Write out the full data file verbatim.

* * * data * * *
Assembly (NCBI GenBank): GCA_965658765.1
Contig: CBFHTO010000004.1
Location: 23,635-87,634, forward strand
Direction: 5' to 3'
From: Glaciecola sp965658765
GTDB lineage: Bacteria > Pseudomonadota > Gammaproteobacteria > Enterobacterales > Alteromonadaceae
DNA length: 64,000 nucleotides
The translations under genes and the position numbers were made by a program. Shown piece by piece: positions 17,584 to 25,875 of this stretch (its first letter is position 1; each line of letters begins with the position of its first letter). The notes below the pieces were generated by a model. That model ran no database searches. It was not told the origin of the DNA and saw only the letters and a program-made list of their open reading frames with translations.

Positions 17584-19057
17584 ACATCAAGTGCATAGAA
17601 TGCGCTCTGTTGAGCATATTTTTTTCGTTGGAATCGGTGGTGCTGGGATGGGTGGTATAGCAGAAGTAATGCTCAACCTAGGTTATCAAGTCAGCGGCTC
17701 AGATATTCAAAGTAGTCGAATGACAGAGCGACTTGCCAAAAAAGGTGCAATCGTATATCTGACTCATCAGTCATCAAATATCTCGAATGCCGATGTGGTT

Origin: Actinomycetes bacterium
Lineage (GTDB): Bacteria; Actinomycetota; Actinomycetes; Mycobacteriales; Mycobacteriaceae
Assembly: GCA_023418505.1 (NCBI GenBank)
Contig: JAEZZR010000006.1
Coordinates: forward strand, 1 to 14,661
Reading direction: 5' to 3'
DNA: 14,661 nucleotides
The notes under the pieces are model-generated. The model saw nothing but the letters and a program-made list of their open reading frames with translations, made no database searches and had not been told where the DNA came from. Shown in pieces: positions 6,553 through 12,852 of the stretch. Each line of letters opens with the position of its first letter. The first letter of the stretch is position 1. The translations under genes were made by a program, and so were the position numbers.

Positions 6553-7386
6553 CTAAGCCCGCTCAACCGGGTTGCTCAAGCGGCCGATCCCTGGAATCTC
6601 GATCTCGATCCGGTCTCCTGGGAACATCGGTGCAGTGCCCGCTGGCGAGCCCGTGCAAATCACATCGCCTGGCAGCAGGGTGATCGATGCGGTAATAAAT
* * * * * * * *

Assembly (NCBI GenBank): GCA_965658765.1
Contig: CBFHTO010000004.1
Location: 23,635-87,634, forward strand
Direction: 5' to 3'
From: Glaciecola sp965658765
GTDB lineage: Bacteria > Pseudomonadota > Gammaproteobacteria > Enterobacterales > Alteromonadaceae
DNA length: 64,000 nucleotides
The translations under genes and the position numbers were made by a program. Shown piece by piece: positions 17,584 to 25,875 of this stretch (its first letter is position 1; each line of letters begins with the position of its first letter). The notes below the pieces were generated by a model. That model ran no database searches. It was not told the origin of the DNA and saw only the letters and a program-made list of their open reading frames with translations.

Positions 17584-19057
17584 ACATCAAGTGCATAGAA
17601 TGCGCTCTGTTGAGCATATTTTTTTCGTTGGAATCGGTGGTGCTGGGATGGGTGGTATAGCAGAAGTAATGCTCAACCTAGGTTATCAAGTCAGCGGCTC
17701 AGATATTCAAAGTAGTCGAATGACAGAGCGACTTGCCAAAAAAGGTGCAATCGTATATCTGACTCATCAGTCATCAAATATCTCGAATGCCGATGTGGTT

Origin: Actinomycetes bacterium
Lineage (GTDB): Bacteria; Actinomycetota; Actinomycetes; Mycobacteriales; Mycobacteriaceae
Assembly: GCA_023418505.1 (NCBI GenBank)
Contig: JAEZZR010000006.1
Coordinates: forward strand, 1 to 14,661
Reading direction: 5' to 3'
DNA: 14,661 nucleotides
The notes under the pieces are model-generated. The model saw nothing but the letters and a program-made list of their open reading frames with translations, made no database searches and had not been told where the DNA came from. Shown in pieces: positions 6,553 through 12,852 of the stretch. Each line of letters opens with the position of its first letter. The first letter of the stretch is position 1. The translations under genes were made by a program, and so were the position numbers.

Positions 6553-7386
6553 CTAAGCCCGCTCAACCGGGTTGCTCAAGCGGCCGATCCCTGGAATCTC
6601 GATCTCGATCCGGTCTCCTGGGAACATCGGTGCAGTGCCCGCTGGCGAGCCCGTGCAAATCACATCGCCTGGCAGCAGGGTGATCGATGCGGTAATAAAT